As a last-ditch effort to curb runaway global warming, while avoiding a definitive halt to fossil-fuel combustion, scientists, governments, entrepreneurs, and even right-wing think tanks are advocating various highly dangerous technologies to block solar radiation or draw down atmospheric carbon to cool the planet. Touted as Plan B, these risky methods come under the label of either Solar Radiation Management (SRM) or Carbon Dioxide Removal (CDR).
For any of these ruinously expensive, energy-intensive techno-fixes to work, they must be applied on a planetary-wide, mega-scale, at great risk to Earth’s natural systems and human societies. Their implementation could result in an array of disastrous unintended consequences due to reckless human interference.
A case in point would be the initial Grand Experiment of employing fossil fuels to power the Industrial Revolution, which got us into this mess in the first place. Over the two-and-a-half centuries of hydrocarbon burning and steadily rising carbon dioxide emissions, the growing evidence that greenhouse gases were warming the planet was either ignored, denied, or deliberately suppressed by those who profited from the coal, gas, and oil industries.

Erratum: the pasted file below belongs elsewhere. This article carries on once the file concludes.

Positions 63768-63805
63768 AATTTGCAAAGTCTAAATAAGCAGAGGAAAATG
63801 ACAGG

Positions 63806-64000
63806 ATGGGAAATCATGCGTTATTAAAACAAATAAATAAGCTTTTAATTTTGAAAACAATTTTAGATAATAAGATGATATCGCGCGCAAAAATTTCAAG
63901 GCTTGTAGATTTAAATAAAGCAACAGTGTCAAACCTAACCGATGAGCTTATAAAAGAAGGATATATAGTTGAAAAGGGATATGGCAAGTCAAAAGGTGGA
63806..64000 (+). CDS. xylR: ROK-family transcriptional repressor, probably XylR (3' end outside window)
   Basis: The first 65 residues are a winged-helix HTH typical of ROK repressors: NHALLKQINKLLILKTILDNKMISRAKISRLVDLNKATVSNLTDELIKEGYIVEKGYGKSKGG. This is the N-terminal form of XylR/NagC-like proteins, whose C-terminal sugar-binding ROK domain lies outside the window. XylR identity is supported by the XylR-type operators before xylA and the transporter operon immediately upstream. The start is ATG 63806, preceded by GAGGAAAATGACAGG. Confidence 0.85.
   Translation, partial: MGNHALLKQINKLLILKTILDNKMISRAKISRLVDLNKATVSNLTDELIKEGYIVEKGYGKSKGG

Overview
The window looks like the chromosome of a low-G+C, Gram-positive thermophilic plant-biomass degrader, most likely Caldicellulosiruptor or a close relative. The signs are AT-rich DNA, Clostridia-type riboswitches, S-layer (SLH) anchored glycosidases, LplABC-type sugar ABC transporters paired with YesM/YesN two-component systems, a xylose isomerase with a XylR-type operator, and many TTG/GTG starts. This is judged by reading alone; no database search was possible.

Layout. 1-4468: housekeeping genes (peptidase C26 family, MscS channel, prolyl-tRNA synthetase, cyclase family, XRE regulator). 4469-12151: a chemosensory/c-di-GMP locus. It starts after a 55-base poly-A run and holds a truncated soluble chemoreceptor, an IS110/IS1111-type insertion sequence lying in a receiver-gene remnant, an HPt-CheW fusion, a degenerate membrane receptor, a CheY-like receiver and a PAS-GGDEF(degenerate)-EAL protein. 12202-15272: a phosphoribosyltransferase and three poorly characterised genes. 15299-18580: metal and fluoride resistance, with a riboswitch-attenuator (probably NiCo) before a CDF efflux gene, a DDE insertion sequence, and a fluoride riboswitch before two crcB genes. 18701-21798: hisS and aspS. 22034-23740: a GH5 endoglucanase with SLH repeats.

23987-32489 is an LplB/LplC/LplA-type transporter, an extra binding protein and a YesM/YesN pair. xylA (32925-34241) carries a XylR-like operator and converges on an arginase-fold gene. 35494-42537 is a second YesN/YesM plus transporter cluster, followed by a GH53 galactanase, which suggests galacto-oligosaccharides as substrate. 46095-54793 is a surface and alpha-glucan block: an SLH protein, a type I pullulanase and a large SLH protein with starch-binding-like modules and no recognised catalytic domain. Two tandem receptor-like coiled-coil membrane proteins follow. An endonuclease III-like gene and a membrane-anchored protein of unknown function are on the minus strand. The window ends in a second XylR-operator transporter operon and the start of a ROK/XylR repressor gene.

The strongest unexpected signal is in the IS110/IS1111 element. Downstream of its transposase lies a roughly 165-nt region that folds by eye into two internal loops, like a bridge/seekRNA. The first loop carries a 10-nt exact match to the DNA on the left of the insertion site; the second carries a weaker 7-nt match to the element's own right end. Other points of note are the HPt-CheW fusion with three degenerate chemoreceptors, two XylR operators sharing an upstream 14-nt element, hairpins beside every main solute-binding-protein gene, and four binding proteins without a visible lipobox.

With that in mind, any child worried about his or her future could easily grasp the folly of using Mother Earth as a laboratory for geoengineering experiments, yet scientists as well as some so-called environmentalists, who both should know better, are ready to push the panic button in order to “buy time.”
To buy time for whom, we may ask? It is clear that quick-fixing the climate will allow the capitalist class to conduct business as usual by never having to give up fossil fuels. That is why Exxon Mobil CEO Rex Tillerson declared back in 2007 that adapting to extreme weather and rising sea levels is an “engineering problem” that has “engineering solutions.”